Yes, that is me screaming. The hora is scary!
My first Jewish holiday was actually celebrated while I was in Argentina. It was Hanukkah and my best friend was finishing up her culinary school exams when I first arrived in Buenos Aries. While there was a huge electric menorah outside of her apartment, she had nothing inside. So I researched all I could about the holiday while she was at school and made her a paper menorah. We hung it on the fridge and every night we added a lit yellow paper flame to celebrate the oil not running out. When she came home I bought her a real menorah and even keep Hanukkah paper in closet just for her.
Last night at sundown Jewish people around the world began their celebration of Rosh Hashanah, the Jewish New Year which starts the High Holy Days. While I won’t be joining any friends to celebrate this time around, I want to wish all my dear friends shana tovah umetukah, which is Hebrew for “a good and sweet new year.”
Start the sweetness of this new year with a Rosh Hashanah tradition of apples and honey. Find out about other green ways to celebrate at Greenopolis
On my last day in San Diego, a good friend returned home after working in Europe with a study abroad program for the summer. Most of her time was spent in the Netherlands but she was also able to go back to Denmark, where she had studied abroad several years ago. When I picked her up from the airport, not only was I the beneficiary of some great tales (falling off bikes, strange roommates, and watching the American Olympic basketball team in Spain), but also of two handmade candle holders from the Danish harbor.
In her note that accompanied, she explained their significance.
In Denmark they use a lot of little candles in the homes, esp. in the cold dark winters months. When I was studying there, I really treasured coming home, sitting around with all the lights & talking the night away with my host family. This cozy atmosphere is called “hygge” in Danish.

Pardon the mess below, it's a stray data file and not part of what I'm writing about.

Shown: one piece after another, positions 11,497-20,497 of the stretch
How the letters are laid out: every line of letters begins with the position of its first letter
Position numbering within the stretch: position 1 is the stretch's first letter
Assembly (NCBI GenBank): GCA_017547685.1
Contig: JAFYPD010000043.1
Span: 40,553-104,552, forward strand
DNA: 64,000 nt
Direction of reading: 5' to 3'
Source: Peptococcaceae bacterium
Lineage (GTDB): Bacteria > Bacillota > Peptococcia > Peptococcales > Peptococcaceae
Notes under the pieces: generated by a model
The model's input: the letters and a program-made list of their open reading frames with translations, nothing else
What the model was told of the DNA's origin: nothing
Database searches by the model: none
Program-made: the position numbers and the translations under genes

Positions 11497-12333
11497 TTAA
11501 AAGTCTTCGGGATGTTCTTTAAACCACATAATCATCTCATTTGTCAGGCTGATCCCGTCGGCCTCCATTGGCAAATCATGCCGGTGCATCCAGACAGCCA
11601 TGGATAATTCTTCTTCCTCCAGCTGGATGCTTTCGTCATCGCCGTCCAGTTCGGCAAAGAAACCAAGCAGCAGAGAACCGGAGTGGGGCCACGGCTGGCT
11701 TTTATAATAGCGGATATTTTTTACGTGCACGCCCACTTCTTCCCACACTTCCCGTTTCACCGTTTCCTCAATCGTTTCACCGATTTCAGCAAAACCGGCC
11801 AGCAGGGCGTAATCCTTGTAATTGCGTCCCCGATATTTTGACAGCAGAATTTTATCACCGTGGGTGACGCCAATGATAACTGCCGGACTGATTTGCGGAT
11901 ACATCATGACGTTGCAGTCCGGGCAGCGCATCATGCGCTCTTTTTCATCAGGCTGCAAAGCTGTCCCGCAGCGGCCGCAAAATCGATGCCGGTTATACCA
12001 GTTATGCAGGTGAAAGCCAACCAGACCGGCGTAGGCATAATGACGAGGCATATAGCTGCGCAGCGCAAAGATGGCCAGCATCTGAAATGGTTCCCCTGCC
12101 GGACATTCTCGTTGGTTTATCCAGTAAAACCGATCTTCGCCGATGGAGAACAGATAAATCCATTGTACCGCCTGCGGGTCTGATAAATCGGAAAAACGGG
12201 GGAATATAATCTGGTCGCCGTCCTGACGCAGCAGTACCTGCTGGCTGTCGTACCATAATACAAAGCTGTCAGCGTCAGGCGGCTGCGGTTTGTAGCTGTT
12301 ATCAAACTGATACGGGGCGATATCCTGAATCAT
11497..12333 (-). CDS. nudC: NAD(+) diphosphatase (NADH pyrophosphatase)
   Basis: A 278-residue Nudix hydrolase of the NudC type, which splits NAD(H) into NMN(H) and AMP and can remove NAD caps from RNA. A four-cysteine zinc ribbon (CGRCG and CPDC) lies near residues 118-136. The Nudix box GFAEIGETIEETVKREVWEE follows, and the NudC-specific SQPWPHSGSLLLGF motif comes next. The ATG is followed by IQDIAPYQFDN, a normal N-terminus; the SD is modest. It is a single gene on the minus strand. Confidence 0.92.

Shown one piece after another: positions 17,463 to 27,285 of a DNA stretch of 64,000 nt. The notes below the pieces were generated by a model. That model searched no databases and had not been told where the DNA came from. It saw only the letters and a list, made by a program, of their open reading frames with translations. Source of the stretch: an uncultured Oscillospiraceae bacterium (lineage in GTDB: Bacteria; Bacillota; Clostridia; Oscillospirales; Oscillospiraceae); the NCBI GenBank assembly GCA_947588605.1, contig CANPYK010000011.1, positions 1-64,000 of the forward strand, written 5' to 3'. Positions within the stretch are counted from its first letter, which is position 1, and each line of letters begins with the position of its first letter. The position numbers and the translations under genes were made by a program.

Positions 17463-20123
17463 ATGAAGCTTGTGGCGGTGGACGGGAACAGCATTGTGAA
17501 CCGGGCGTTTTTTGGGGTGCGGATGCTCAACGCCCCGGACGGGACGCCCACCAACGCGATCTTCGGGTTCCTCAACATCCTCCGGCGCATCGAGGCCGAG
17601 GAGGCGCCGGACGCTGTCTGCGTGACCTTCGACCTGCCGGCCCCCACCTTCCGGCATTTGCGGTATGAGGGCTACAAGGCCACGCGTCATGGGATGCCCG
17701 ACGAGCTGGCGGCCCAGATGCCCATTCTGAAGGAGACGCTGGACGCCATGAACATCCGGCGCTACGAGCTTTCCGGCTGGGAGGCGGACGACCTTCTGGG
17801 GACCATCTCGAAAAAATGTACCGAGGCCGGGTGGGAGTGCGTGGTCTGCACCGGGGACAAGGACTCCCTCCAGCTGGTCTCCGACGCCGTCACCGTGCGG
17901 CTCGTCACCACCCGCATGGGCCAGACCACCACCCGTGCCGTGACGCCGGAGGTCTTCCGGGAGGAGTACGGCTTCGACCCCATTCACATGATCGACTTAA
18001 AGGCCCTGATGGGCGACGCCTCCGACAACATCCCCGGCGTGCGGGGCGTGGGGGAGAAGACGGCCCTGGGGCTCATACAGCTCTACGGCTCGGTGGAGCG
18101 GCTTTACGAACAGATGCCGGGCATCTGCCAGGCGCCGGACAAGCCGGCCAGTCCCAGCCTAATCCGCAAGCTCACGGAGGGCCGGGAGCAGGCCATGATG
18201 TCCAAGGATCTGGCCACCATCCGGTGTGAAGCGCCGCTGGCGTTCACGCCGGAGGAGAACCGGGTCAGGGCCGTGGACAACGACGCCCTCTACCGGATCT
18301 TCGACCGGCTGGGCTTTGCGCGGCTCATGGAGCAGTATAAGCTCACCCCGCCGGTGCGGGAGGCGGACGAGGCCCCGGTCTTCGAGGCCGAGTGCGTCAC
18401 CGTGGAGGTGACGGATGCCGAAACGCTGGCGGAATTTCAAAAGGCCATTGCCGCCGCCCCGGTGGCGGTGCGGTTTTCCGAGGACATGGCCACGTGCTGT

Hygge is a word that really doesn’t translate in English. But in addition to my friend’s explanation, I did find some Danes’ interpretations of hygge.
As I sit in our cookie-cutter apartment with rented furniture and dishes, I am ever so thankful for these two little candles. They remind me of San Diego and all the good friends and wonderful conversations I had there. They also give me hope that soon OKC will feel that way too. Thanks, KE, for sending a little hygge with me.
Whether you are at home or abroad, I hope all of you, dear readers, find a little hygge in your day.
This weekend my adorable niece turns two-years-old. Needing some creative stimulants to help select her birthday gift, I decided to research birthday traditions around the globe for some inspiration. The trouble was that I found plenty of traditions but very few images. And since I’m a visual person, I thought it might be nice see the traditions in addition to just reading abut them. Some of these were not easy to find, but here are 11 different global birthday traditions to try out:
Earlobe Tugs. Children receive a pull on their earlobe for each year.
Noodles for Lunch. Friends and relatives are invited to lunch; noodles are served to wish the child a long life. In addition, the child receives money from both parents.
Flying Flags. A flag is flown outside a window to designate that someone inside is enjoying a birthday. Presents are placed around children’s beds while sleeping.
Pink Dresses. When a girl turns 15, there’s a great celebration. She puts on a pink dress and her first pair of high heels and dances the waltz with her father. Fourteen girls and fourteen boys pair up and dance the waltz alongside them.
Fortune Telling Cakes. Certain symbolic objects are mixed into the birthday cake as it’s being prepared. If you uncover a coin in your cake, it’s foretelling of future riches.
Fortune Telling Cake Charms courtesy of Woof Nanny
Crown Years. Even (2, 4, 6, etc.) birthday years are called “crown years.” The child receives an especially large gift on the special crown year birthdays. In addition, the family decorates the child’s chair with flowers.
Birthday Bumps. The birthday child is lifted upside down and “bumped” on the floor for good luck. The child receives a bump for every year—and one extra for good luck.
Chair Raising. The child sits in a chair while the family raises and lowers it, corresponding to the child’s age, with one extra for good luck.
Pinatas and Mass. A pinata is filled with goodies and hung from the ceiling. While blindfolded, children take turns hitting it until it’s cracked open. Also, when a girl turns 15 in Mexico, a special mass is held to honor her.
Cakes and Noodles. Birthday cakes are baked in various shapes and sizes. The celebration includes noodles — representing a long life — balloon decorations, and pinatas.
Birthday Pies. Instead of a birthday cake, the child receives a birthday pie with a birthday greeting carved into the crust.
What other birthday traditions did I miss?
This post is adapted from FTD’s website.